Year of the Dog review by Jackass Tom

Molly Shannon doesn’t have it easy as an actress. Many hear her name and immediately think of one of her zany sometimes insecure, sometimes a bit too secure characters from Saturday Night Live. Mary Katherine Gallagher comes to mind for me. Not only is it tough for her to break down that barrier, but in general film actresses are cast by their looks. Not to say Shannon is a woofer, but she isn’t exactly the prototypical model-looking actress. But along comes a little movie called Year of the Dog that allows us to see the more dramatic side of Molly Shannon, a side that might surprise a few viewers.

Peggy (Molly Shannon) is a blends-into-the-background secretary. Her life is very ordinary. She goes to work, lays out a selection of doughnuts, listens to her boss talk work politics, listens to her friend Layla talk about her unfaithful boyfriend, and then goes home to the love of her life…her dog Pencil. Peggy is a dog person. She even lets Pencil sleep on her bed at night. One night, she lets Pencil out for his midnight tinkle, and the little guy doesn’t come back. In the morning she finds the poor fella dead in the neighbor’s yard.

The death of her best friend forces Peggy out of her comfort zone. Depression sets in and everyone offers advice that works for them but nothing seems to help her. Her personal void is filled by new relationships, new dogs, and new habits but most of these are only fillers. She starts out on a journey of self-discovery where she finally separates what is truly important to her from what is unnecessary duty in her seemingly normal life.

This is Mike White’s directorial debut. White wrote a number of comedies of imperfect heroes going through a self-discovery mission including School of Rock, Nacho Libre, The Good Girl, and Orange County. (Lots of Jack Black titles). Of those movies, the one that is most similar in feel and style to Jared Hess’s Nacho Libre which has a lot of strictly framed shots. There is definitely a Hess influence. There are also a lot of long POV shots, where one of the characters will speak into the camera as if it were one of the other characters; the affect being that it draws the viewer closer to the tight little world within the film.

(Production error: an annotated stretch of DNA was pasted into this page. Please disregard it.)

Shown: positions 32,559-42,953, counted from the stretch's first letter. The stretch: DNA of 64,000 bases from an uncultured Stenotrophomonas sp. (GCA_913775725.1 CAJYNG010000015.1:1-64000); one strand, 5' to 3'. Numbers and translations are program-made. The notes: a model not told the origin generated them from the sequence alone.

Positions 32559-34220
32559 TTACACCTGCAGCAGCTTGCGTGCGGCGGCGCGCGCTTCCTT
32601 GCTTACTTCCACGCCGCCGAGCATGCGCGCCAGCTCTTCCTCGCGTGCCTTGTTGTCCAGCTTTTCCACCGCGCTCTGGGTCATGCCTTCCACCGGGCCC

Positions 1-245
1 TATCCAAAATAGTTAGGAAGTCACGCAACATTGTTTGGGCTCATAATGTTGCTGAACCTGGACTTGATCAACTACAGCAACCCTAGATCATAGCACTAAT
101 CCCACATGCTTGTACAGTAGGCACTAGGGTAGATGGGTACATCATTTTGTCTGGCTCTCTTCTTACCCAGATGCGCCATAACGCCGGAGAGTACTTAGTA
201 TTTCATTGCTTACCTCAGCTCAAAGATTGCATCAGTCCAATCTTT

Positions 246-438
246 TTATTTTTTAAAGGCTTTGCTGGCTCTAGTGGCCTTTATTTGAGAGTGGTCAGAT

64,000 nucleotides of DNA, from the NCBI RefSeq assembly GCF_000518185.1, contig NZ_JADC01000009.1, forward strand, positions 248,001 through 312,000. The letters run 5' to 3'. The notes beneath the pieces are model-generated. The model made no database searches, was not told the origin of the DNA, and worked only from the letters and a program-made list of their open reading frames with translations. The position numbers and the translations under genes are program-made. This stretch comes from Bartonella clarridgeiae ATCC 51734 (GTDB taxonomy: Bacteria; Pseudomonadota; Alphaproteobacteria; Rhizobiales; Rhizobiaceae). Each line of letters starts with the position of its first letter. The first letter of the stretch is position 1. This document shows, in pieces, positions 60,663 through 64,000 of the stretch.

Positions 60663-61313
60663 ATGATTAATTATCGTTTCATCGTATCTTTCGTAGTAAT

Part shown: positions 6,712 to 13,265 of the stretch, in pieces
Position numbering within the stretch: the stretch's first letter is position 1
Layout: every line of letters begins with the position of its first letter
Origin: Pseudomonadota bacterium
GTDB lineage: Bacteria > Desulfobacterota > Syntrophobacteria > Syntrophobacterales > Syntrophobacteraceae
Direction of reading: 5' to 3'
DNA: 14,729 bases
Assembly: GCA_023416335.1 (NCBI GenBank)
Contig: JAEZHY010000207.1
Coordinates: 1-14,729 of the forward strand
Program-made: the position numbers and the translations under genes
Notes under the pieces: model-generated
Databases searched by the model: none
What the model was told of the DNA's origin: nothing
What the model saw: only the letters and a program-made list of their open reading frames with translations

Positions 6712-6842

Whatever your stance was on Molly Shannon’s SNL comedy, you should bear in mind that it shouldn’t influence your opinion to see this movie. Shannon plays against the SNL break a leg to get a laugh type in choosing the role of a fairly grounded wallflower. Instead of playing up for physical comic-style laughs she is giving a more nuanced performance that is a bit more pleasing to the non-Shannon fan. Its not going to get her an Academy Award (not that they mean anything anyway) but it should give her more consideration in movies that don’t show Will Ferrell’s ass. Laura Dern also has a supporting role as Peggy’s sister in law who is shelter’s her children from all that is bad in the world to a ridiculous degree. Peter Sarsgaard maybe the best of all of them, in his role as Newt. The delicate animal shelter activist has passion for pets that is rooted deeply into a sad abusive past. All of the characters are well acted and transfer well into the real world.

So in the end is Year of the Dog a great movie? Well its not a movie I would seek out repeatedly. Once is enough. It’s a small film about quirky people and is executed well by the first time director, long time writer but its not going to set your cat on fire. It has a pleasant ending and a hits home a strong point, not about loving dogs, but more about finding what you love in life and doing that in place of a steady life draining 9 to 5. All parts executed well but nothing landmark. Year of the Dog recommended for indy movie lovers; others may not enjoy the quirks.

6 out of 10 Jackasses
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